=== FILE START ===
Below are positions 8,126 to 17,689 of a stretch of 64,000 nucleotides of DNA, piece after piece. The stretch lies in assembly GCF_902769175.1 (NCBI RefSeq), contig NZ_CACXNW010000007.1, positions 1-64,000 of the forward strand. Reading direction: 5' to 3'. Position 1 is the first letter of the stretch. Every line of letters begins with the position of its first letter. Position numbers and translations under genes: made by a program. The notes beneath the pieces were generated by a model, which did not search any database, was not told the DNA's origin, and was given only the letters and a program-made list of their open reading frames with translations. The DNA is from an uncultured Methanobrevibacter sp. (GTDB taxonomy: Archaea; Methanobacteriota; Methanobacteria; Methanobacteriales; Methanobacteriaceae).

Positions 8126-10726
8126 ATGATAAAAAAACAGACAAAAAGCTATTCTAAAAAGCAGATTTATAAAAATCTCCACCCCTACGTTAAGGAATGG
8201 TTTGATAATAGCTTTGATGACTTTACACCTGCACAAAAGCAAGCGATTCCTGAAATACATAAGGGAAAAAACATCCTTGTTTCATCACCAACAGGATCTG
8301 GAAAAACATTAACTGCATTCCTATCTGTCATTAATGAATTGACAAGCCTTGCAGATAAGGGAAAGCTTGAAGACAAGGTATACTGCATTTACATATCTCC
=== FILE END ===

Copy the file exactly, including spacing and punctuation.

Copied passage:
Below are positions 8,126 to 17,689 of a stretch of 64,000 nucleotides of DNA, piece after piece. The stretch lies in assembly GCF_902769175.1 (NCBI RefSeq), contig NZ_CACXNW010000007.1, positions 1-64,000 of the forward strand. Reading direction: 5' to 3'. Position 1 is the first letter of the stretch. Every line of letters begins with the position of its first letter. Position numbers and translations under genes: made by a program. The notes beneath the pieces were generated by a model, which did not search any database, was not told the DNA's origin, and was given only the letters and a program-made list of their open reading frames with translations. The DNA is from an uncultured Methanobrevibacter sp. (GTDB taxonomy: Archaea; Methanobacteriota; Methanobacteria; Methanobacteriales; Methanobacteriaceae).

Positions 8126-10726
8126 ATGATAAAAAAACAGACAAAAAGCTATTCTAAAAAGCAGATTTATAAAAATCTCCACCCCTACGTTAAGGAATGG
8201 TTTGATAATAGCTTTGATGACTTTACACCTGCACAAAAGCAAGCGATTCCTGAAATACATAAGGGAAAAAACATCCTTGTTTCATCACCAACAGGATCTG
8301 GAAAAACATTAACTGCATTCCTATCTGTCATTAATGAATTGACAAGCCTTGCAGATAAGGGAAAGCTTGAAGACAAGGTATACTGCATTTACATATCTCC